Nosanow pens ‘The College Student’s Guide to Mental Health’

By John Horchner

St. Anthony Park resident Mia Nosanow draws on 20 years of experience as a mental health counselor at Macalester College in her new book “The College Student’s Guide to Mental Health.”

As a therapist to thousands of students for individual and group counseling, Nosanow noticed that roughly half of the issues students were bringing to her fell into the category of mental health and wellness, developmentally appropriate struggles that shouldn’t be labeled mental illness.

In an introductory email, she wrote, “There were common themes, and I looked around and didn’t find a resource that covered this.”

I caught up with Mia over Google Meet. Questions and answers have been edited for clarity.

How are things going with the book so far?

N: I’m a psychologist. I’ve never done a lot of promotion things. I’m trying to rise to the moment because it’s a forum to promote mental health, and that’s so important. So many people are hurting, so I’m just going to do my best.

How much do you believe in self-help from a book?

N: I’ve personally gotten help from self-help books. It’s a piece of the pie, though it’s not the whole pie. Because there’s no substitute for human interaction. But at the same time, reading and learning something by reading is extremely powerful.

The book is so comprehensive…

N: I started writing the book in 2007. And every year, I thought I was too late. But [the problem] has been growing since 2010. It’s not just social media. I don’t know if you saw it, but a recent happiness study … people under 30 in the U.S. are feeling a lot less connected and hopeful.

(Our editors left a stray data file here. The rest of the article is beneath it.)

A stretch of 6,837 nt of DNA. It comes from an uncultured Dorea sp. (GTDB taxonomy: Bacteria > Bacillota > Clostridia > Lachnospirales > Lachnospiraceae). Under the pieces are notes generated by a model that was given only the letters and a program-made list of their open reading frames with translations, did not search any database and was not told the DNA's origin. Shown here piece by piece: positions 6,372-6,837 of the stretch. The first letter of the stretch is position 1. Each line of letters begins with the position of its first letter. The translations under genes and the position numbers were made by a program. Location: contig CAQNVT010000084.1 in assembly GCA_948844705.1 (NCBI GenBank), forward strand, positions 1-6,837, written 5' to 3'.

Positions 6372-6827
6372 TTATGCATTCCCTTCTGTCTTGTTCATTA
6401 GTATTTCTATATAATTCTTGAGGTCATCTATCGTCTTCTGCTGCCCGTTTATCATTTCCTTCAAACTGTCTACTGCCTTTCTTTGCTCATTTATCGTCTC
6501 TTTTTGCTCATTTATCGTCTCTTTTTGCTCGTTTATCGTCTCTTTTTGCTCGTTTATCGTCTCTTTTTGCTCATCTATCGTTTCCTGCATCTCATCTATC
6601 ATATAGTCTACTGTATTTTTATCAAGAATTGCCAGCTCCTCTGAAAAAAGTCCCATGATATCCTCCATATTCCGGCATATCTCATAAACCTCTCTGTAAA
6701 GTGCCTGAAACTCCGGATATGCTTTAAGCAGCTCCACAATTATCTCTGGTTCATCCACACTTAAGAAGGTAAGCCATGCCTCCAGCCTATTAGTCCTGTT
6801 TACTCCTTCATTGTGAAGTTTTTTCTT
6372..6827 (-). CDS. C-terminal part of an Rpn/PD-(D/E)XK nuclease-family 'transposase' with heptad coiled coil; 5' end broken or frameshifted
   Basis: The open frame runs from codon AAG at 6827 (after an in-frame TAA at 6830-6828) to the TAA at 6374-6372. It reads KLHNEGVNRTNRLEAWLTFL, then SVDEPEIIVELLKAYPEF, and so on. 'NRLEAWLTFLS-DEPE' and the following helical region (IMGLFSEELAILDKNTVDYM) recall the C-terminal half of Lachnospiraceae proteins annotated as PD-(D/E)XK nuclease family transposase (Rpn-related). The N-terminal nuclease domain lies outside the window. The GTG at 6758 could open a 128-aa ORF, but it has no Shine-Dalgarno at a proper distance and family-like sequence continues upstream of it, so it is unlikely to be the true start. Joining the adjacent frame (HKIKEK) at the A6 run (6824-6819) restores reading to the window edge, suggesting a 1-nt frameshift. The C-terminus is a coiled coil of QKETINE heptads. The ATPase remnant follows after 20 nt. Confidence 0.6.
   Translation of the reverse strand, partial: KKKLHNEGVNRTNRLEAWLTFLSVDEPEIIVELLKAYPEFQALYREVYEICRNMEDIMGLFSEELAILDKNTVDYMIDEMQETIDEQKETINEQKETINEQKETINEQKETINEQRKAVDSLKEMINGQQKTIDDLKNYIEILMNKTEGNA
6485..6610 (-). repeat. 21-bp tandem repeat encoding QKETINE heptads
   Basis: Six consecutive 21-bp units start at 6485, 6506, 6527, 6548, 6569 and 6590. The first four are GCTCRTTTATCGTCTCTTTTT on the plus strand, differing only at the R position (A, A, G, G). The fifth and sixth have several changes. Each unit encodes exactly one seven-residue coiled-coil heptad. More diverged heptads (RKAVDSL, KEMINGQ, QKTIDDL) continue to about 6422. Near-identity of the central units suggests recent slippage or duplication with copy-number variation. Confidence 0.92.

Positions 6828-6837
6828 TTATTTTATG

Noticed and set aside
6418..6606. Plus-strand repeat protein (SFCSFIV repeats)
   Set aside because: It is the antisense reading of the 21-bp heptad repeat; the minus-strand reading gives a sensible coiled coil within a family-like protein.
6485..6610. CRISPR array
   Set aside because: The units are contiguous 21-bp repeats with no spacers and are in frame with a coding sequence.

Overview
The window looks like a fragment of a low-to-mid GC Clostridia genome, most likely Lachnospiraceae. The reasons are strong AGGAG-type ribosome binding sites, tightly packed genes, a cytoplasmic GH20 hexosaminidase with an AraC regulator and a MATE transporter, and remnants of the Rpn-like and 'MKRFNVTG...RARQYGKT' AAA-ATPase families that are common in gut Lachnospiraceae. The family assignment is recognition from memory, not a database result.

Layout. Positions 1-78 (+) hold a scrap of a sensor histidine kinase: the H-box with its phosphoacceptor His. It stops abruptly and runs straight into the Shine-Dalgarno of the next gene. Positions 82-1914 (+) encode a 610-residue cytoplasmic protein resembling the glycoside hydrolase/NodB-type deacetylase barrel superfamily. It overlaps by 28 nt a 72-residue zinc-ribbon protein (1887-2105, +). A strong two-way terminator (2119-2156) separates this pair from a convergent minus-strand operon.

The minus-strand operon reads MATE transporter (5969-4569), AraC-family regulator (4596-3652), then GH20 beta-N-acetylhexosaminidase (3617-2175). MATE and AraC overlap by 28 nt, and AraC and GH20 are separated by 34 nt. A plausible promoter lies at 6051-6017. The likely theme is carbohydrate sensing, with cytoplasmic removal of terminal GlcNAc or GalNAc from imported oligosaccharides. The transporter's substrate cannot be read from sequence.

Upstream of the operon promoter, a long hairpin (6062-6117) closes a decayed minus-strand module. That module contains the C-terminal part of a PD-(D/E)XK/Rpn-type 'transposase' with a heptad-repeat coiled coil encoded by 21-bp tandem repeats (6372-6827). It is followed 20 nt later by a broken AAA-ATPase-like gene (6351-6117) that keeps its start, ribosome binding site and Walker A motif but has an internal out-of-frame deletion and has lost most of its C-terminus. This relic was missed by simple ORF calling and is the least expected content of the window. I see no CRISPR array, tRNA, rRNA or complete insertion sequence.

What type of therapy is practiced in this book? I noticed you broke it down to Awareness, Being and Choosing (ABC).

N: As I was counseling students over the years, and this is true in most college settings, you don’t have endless sessions. You have like 10 sessions, so I had to do things the shortest way I could.

I just developed this shorthand for a standard cognitive-behavioral model (CBT), which is also based on mindfulness. You know where you are [Awareness]. Try to just be with it and accept it and not judge [Being] and then, choose what to do [Choose]. I tried a lot of acronyms, and that was the easiest one to give to a client right in the session and break it down and have it be something that might stay with them.

Yeah, it’s even simpler than CBT. So it’s really nice to know the part about mindfulness… you know, third eye or whatever.

N: It’s such a foreign concept to most people…Where’s my head at? What am I thinking right now?…to try to capture even a couple of times per day what you’re thinking.

I’ll never forget the first time someone came back and said, “I’m surprised at how negative my thoughts are.” That was feedback from many other students. Students often don’t know what they’re saying to themselves. And it can be very harmful. When you’re saying “I’m so stupid, I’m so stupid” all the time.

We’ve got a whole cosmos in our heads, and people get stuck in thought habits. I tried to help students get that when it was appropriate, depending on what they were bringing in.